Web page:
Founded by the late Spaniard Enric Bernat in 1958, Chupa Chups is now owned by the Italian-Dutch multinational Perfetti Van Melle (the corporation also owns brands such as Mentos, Smint, and Fruitella). The Chupa Chups brand name comes from the Spanish verb chupar, meaning “to suck.”

In the obituary of Enric Bernat he was quoted as saying, “I saw sweets didn’t suit their main consumers, children. They got their hands sticky and ran into trouble with their parents. So I stuck a sweet on a stick.”

Chupa Chups logo evolutionChupa Chups logos from www.chupachups.com

“In 1969, Dali was approached to design a new Chupa Chups logo, and the result became as instantly recognisable as his melting clocks. Dali incorporated the Chupa Chups name into a brightly coloured daisy shape. Always keenly aware of branding, Dali suggested that the logo be placed on top of the lolly instead of the side so that it could always be seen intact.”

Quoted from BBC’s Modern Masters: Dali, Chupa Chups logo (link removed, no longer live, unfortunately).

Chupa Chups logo by DaliDesigned by Salvador Dali in 1969.

Chupa Chups logoCurrent logo, revised in 1988.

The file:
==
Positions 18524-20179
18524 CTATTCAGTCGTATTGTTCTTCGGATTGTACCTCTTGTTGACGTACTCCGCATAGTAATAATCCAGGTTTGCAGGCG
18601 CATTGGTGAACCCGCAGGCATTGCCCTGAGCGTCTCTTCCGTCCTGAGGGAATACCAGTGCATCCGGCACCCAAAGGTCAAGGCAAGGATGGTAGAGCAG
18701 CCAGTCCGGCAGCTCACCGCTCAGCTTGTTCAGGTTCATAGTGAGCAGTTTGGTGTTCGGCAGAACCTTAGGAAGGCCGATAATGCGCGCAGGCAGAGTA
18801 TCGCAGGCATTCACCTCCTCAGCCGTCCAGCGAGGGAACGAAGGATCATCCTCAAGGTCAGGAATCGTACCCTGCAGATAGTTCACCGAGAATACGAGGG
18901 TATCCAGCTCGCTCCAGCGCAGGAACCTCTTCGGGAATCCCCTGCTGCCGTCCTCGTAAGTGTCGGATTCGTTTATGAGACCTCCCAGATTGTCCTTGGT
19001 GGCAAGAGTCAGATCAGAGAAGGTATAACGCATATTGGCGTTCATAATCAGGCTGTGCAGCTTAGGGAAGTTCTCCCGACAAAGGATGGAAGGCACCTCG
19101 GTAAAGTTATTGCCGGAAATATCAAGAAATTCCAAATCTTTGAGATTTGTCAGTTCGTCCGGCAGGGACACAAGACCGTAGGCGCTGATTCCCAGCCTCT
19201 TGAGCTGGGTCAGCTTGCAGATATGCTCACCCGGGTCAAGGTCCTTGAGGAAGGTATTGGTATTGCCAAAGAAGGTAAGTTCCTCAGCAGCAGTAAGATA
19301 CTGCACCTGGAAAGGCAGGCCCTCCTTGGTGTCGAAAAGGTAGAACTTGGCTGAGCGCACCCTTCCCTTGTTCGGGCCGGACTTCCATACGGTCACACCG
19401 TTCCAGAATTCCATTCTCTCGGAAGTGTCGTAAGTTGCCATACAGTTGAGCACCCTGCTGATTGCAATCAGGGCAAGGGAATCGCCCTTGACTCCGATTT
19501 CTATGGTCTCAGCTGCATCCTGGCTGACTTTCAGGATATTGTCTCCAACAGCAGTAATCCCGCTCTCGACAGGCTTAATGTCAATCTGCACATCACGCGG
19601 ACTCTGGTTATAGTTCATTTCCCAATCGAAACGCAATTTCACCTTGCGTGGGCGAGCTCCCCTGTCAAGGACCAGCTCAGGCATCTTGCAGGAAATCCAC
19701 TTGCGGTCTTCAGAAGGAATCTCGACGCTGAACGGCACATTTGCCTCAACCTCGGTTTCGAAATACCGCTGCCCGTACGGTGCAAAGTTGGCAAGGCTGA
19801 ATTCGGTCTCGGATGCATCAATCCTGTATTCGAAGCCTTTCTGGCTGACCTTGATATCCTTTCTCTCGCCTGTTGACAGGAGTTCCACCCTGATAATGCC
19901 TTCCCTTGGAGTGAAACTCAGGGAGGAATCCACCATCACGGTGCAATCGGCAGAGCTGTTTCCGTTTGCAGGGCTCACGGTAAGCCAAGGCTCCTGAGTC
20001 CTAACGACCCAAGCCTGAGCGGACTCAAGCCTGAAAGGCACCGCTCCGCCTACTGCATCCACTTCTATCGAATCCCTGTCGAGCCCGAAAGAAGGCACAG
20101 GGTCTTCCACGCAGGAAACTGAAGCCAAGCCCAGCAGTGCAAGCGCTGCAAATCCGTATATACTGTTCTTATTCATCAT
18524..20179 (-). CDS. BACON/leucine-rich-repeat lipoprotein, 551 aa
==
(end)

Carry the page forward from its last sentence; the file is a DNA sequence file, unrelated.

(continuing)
Chupa Chups lollipopsPhoto via jkr.

Its first marketing campaign was the logo with the slogan “És rodó i dura molt, Chupa Chups,” which translates from Catalan as the rather uninspiring, “It’s round and long-lasting.”

In the 1980s, an anti-smoking slogan “Smoke Chupa Chups” was tried to attract further adult consumers. The company’s current anti-smoking slogan is “Stop smoking, start sucking,” with certain packaging designed as a parody to cigarette packs. Some packages parody the mandatory black and white warning labels of the European Union with the notice “Sucking does not kill.”

Today Chupa Chups sells lollipops in more than 150 countries, in more than 100 flavours. Founder Enric Bernat is survived by his wife and five children, including Xavier, the president of Chupa Chups.

Chupa Chups history.

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June 18, 2013

Comments

I am glad they kept the same style typography for their logo / wordmark. It still has that old school / nostalgic feel… which is great for the candy market. I don’t eat a lot of candy now that I am 34, but occasionally having a Jolly Rancher or Now and Later always brings me back to my youth.

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